The next day, however, Sir Bertram finds Fanny in her room (he notices that she has no fire) and announces that Mr. Crawford had come to speak him that very morning, asking for Sir Thomas’s blessings on his plans to ask Fanny to marry him. Fanny is shocked and tells Sir Thomas there must be a mistake as she had clearly rebuffed Mr. Crawford just the other day on this very topic. Sir Bertram is shocked as well, asking several times for clarification that Fanny means to be refusing Mr. Crawford. Fanny is dismayed to find that in a man whom she had thought so just, that her simple answer of disliking Mr. Crawford is not enough of a reason for her to deny marrying him. Sir Thomas gives a harsh speech in which he calls Fanny obstinate, selfish, and ungrateful, making Fanny cry bitterly. Sir Thomas sends Mr. Crawford away and has Fanny take a walk to calm herself. When she returns to her room, there is a fire to warm the room.

When Fanny finally does have to speak to Mr. Crawford, she is dismayed to find that he is unrelenting, even in the face of her firm refusals. Fanny, at least, thinks they are firm, but her gentle nature tempers everything she says. What’s more, Mr. Crawford, really believing himself in love, cannot fathom the idea of not succeeding. For his part, when Sir Thomas speaks to Mr. Crawford later, he is encouraged by Mr Crawford’s steadiness of purpose and believes him in his idea that Fanny will come around. Sir Thomas decides to recuse himself from all further proceedings, and tells Fanny that they need no longer discuss it and he will no longer push the alliance on her. But her aunts must be told of what is going on.

Edmund returns home and is informed of all that has happened. He’s not as shocked as Sir Thomas, but takes his father’s view of it being generally a good thing that he is hopeful Fanny will realize for herself. But he knows enough of Fanny not to push the topic on her or embarrass her further about it. When witnessing the two together, however, Edmund doesn’t know if he could have gone on wooing a woman who so clearly wasn’t expressing any interest back. Crawford, however, persists.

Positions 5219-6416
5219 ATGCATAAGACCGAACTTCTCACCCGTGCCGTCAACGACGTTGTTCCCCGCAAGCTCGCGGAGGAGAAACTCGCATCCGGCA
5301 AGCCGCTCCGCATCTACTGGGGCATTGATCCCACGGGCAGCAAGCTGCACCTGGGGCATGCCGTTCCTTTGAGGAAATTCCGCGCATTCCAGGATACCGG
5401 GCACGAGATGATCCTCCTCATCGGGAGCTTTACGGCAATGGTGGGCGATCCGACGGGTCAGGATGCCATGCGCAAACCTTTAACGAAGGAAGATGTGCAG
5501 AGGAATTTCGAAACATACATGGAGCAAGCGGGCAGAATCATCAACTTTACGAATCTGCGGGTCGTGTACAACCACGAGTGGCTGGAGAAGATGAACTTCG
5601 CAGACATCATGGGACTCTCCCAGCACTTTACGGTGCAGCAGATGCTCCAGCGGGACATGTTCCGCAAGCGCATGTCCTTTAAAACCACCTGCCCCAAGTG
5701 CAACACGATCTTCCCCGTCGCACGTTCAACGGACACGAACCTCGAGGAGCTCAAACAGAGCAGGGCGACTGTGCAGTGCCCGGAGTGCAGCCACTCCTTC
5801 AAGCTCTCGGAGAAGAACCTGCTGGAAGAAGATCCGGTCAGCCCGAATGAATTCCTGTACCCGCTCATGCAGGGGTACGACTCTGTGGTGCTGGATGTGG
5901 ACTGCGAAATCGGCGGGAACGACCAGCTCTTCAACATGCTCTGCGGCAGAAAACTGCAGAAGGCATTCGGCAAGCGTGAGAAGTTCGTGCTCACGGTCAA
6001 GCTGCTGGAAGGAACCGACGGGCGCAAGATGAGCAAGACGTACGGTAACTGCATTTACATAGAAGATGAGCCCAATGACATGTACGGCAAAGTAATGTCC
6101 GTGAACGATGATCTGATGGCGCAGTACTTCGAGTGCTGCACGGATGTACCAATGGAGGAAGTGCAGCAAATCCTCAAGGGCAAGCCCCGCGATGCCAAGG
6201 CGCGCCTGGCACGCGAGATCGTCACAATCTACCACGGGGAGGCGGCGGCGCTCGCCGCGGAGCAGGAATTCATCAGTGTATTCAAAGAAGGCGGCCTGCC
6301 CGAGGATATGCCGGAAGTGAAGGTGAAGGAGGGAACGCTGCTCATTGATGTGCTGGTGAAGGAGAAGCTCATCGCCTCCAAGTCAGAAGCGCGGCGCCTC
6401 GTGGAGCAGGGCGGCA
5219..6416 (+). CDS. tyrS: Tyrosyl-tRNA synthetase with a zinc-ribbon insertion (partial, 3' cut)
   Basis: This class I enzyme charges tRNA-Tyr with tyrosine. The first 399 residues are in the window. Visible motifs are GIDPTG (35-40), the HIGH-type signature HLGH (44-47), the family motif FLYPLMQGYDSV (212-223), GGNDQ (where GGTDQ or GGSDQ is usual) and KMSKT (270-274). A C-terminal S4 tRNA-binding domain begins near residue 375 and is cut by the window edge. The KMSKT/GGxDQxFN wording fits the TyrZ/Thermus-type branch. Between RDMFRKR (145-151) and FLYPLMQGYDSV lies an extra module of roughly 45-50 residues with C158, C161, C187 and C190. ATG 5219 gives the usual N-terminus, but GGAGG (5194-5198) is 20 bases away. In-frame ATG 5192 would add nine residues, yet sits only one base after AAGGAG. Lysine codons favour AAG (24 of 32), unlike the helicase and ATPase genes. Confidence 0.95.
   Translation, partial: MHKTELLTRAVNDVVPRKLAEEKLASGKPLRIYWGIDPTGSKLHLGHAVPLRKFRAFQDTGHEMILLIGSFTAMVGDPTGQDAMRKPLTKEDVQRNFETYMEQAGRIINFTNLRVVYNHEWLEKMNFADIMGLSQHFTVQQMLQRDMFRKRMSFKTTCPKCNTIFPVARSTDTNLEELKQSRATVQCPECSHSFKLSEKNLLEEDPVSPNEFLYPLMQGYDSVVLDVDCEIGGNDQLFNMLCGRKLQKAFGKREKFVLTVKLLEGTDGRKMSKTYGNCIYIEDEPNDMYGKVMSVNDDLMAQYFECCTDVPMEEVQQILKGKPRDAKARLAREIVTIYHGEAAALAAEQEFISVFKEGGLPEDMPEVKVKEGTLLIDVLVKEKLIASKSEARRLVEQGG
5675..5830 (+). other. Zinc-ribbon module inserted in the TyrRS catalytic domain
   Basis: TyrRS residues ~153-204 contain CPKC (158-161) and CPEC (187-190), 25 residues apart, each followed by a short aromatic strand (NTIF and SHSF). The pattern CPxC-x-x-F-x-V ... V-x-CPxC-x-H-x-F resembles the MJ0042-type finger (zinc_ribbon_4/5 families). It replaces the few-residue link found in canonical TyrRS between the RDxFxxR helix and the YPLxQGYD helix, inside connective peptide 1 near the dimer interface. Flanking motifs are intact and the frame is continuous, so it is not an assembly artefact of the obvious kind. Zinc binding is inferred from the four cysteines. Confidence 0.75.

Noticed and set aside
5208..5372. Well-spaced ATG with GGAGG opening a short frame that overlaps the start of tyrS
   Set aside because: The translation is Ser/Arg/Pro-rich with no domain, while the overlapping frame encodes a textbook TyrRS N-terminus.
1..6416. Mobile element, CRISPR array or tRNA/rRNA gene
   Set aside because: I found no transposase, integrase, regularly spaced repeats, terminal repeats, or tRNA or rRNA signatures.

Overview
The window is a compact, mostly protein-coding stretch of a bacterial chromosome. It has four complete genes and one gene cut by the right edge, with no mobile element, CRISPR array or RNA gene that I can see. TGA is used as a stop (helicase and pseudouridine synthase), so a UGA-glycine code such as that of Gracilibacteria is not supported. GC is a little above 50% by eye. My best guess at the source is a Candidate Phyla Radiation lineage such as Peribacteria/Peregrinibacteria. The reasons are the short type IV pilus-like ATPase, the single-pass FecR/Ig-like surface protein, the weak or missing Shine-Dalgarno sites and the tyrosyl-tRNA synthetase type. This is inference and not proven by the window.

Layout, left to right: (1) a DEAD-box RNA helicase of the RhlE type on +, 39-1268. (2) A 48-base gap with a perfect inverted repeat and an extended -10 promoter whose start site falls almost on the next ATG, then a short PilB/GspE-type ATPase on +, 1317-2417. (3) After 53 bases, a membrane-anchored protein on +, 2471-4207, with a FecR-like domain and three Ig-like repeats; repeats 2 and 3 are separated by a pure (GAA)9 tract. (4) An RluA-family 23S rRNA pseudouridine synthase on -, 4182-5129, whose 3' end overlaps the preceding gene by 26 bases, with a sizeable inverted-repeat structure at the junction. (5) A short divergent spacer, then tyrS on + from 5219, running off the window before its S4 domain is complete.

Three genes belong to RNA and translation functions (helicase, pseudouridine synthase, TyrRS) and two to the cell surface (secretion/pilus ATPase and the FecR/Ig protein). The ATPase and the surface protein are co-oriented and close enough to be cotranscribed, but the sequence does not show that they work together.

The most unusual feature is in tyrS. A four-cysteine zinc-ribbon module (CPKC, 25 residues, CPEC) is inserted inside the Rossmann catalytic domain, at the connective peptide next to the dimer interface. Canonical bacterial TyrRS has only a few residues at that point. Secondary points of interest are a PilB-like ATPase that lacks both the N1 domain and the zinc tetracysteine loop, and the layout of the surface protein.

The next day Edmund and Fanny walk about together. Fanny is gratified to know that Edmund does not blame her for refusing, but they do disagree about whether there is any future there. Fanny proclaims there is not, while Edmund says they have enough things in common to make it work. Fanny suspects Edmund may be trying to talk himself into more comfort about himself and Miss Crawford without realizing what he is doing. Fanny, in her attempts to make Edmund understand her true qualms about Mr. Crawford’s character, even brings up the disastrous play and Crawford’s toying with Maria and making Mr. Rushworth jealous. It becomes clear that Fanny, still, has a much better grasp on that entire affair than Edmund. The conversation ends with Edmund realizing Fanny wishes to speak no more of it, and Fanny realizing that Edmund is too caught up in Miss Crawford to perfectly understand what she, Fanny, is saying.

Miss Crawford visits one last time before she and her brother mean to leave the for a period of time. Fanny learns during this meeting that it had been entirely Mr. Crawford’s idea that Miss Crawford should offer Fanny a chain for her cross and had given her just the one Fanny took for that purpose. Fanny also tells Miss Crawford that she saw Mr. Crawford’s treatment of Fanny’s cousins, and, thus, could not take him seriously with regards to herself. Miss Crawford laughs the whole thing off and takes her leave.